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Yeast Genetics

A Manual of Methods

  • John F. T. Spencer
  • Dorothy M. Spencer
  • I. J. Bruce

Table of contents

  1. Front Matter
    Pages I-VII
  2. Introduction

    1. John F. T. Spencer, Dorothy M. Spencer, I. J. Bruce
      Pages 1-2
  3. “Classical” Yeast Genetics

    1. Front Matter
      Pages 3-4
    2. John F. T. Spencer, Dorothy M. Spencer, I. J. Bruce
      Pages 4-8
    3. John F. T. Spencer, Dorothy M. Spencer, I. J. Bruce
      Pages 8-15
    4. John F. T. Spencer, Dorothy M. Spencer, I. J. Bruce
      Pages 16-25
    5. John F. T. Spencer, Dorothy M. Spencer, I. J. Bruce
      Pages 25-26
    6. John F. T. Spencer, Dorothy M. Spencer, I. J. Bruce
      Pages 26-30
    7. John F. T. Spencer, Dorothy M. Spencer, I. J. Bruce
      Pages 30-58
    8. John F. T. Spencer, Dorothy M. Spencer, I. J. Bruce
      Pages 58-64
    9. John F. T. Spencer, Dorothy M. Spencer, I. J. Bruce
      Pages 64-69
  4. Methods Using Direct Manipulation of DNA and RNA

    1. John F. T. Spencer, Dorothy M. Spencer, I. J. Bruce
      Pages 71-84
    2. John F. T. Spencer, Dorothy M. Spencer, I. J. Bruce
      Pages 85-88
    3. John F. T. Spencer, Dorothy M. Spencer, I. J. Bruce
      Pages 88-91
    4. John F. T. Spencer, Dorothy M. Spencer, I. J. Bruce
      Pages 91-93
    5. John F. T. Spencer, Dorothy M. Spencer, I. J. Bruce
      Pages 93-94
    6. John F. T. Spencer, Dorothy M. Spencer, I. J. Bruce
      Pages 94-97
  5. Back Matter
    Pages 99-104

About this book

Introduction

The manual consists of two main sections. The first includes the essential, sometimes laborious, procedures for handling yeasts, for inducing mating and isolation of hybrids, for inducing sporulation and isolation of single-spore clones, with some details of tetrad analysis, and including techniques and ancillary equipment for use of the micromanipulator. There are also proce­ dures for induction of mutants by physical and chemical agents, and for iso­ lation of particular types of mutants, such as to temperature sensitivity, for increased frequency of mutations, for mutations in the mitochondrial genome, both to the petite colonie form and to resistance to antibiotics, for mutations in that part of the yeast genome controlling the glycolytic cycle, and numerous others. Mapping of mutations is discussed briefly, though this aspect of yeast genetics is probably one which should not be undertaken until the investigator has gained a certain amount of experience in the field. How­ ever, as is pointed out in the pertinent part of the manual, the task of mapping has been tremendouslysimplified by the availability from the Yeast Genetics Stock Center at the University of California at Berkeley of a set of auxo­ trophic strains designed to permit mapping of most unknown genes with a minimum number of crosses and tetrad analyses. The first section concludes with the description of methods for hybridization of yeasts by protoplast fusion, which has been described as the poor man's system for genetic engineering.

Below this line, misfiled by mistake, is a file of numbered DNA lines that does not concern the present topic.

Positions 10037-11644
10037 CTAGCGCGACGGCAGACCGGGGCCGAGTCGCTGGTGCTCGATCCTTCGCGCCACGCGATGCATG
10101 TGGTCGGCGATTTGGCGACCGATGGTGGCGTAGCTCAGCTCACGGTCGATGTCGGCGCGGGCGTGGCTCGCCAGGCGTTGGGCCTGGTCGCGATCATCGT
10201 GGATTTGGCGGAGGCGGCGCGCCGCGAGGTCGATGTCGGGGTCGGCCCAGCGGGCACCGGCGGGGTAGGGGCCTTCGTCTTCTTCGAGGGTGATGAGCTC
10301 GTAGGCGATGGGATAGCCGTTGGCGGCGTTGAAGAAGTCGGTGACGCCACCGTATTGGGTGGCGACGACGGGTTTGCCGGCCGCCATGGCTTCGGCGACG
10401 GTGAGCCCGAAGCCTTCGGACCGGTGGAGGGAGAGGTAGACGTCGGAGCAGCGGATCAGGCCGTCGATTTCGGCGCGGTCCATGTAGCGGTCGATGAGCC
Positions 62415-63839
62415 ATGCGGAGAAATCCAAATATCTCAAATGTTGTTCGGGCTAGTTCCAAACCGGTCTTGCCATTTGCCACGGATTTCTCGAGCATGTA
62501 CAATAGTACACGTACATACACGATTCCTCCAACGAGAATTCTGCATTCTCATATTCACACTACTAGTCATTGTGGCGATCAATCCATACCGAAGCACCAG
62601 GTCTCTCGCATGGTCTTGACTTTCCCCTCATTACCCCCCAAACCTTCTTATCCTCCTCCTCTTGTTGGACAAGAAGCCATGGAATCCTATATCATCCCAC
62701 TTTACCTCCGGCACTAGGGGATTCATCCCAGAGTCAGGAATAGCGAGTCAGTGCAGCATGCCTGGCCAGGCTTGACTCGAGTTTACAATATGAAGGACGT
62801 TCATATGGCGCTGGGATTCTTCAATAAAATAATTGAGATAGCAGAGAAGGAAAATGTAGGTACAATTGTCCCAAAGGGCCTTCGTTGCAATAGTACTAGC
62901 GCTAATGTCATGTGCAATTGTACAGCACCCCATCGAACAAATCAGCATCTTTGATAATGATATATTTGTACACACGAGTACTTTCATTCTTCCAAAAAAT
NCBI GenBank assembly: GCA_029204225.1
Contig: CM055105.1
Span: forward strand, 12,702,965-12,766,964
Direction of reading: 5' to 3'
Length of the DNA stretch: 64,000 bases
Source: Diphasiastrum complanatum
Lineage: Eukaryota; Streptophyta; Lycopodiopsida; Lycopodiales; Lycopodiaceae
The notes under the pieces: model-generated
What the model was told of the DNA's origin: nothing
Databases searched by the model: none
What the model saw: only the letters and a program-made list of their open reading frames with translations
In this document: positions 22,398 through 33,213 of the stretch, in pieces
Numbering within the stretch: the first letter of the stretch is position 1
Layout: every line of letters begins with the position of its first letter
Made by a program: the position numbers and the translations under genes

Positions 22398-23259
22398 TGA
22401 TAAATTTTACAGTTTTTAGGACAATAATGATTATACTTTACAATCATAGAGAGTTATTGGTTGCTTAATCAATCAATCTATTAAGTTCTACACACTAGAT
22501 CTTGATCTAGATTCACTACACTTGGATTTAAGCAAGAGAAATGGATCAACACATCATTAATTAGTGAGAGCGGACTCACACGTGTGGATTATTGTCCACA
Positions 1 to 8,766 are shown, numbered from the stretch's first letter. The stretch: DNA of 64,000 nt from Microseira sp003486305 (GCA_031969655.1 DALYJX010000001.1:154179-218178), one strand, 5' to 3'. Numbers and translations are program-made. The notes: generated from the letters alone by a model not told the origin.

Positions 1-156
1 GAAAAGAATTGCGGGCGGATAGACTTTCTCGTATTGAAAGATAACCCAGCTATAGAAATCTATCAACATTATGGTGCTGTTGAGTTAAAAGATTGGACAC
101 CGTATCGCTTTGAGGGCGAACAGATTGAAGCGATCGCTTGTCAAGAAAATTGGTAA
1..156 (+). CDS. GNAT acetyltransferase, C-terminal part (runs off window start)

Keywords

DNA RNA chromosome enzyme enzymes genetics mutagenesis mutation protoplast yeast

Authors and affiliations

  • John F. T. Spencer
    • 1
  • Dorothy M. Spencer
    • 1
  • I. J. Bruce
    • 2
  1. 1.Department of Life SciencesGoldsmith’s CollegeLondonGreat Britain
  2. 2.Department of Biology and Environmental HealthThames PolytechnicLondonGreat Britain

Bibliographic information

  • DOI https://doi.org/10.1007/978-3-642-73356-7
  • Copyright Information Springer-Verlag Berlin Heidelberg 1989
  • Publisher Name Springer, Berlin, Heidelberg
  • eBook Packages Springer Book Archive
  • Print ISBN 978-3-540-18805-6
  • Online ISBN 978-3-642-73356-7
  • Buy this book on publisher's site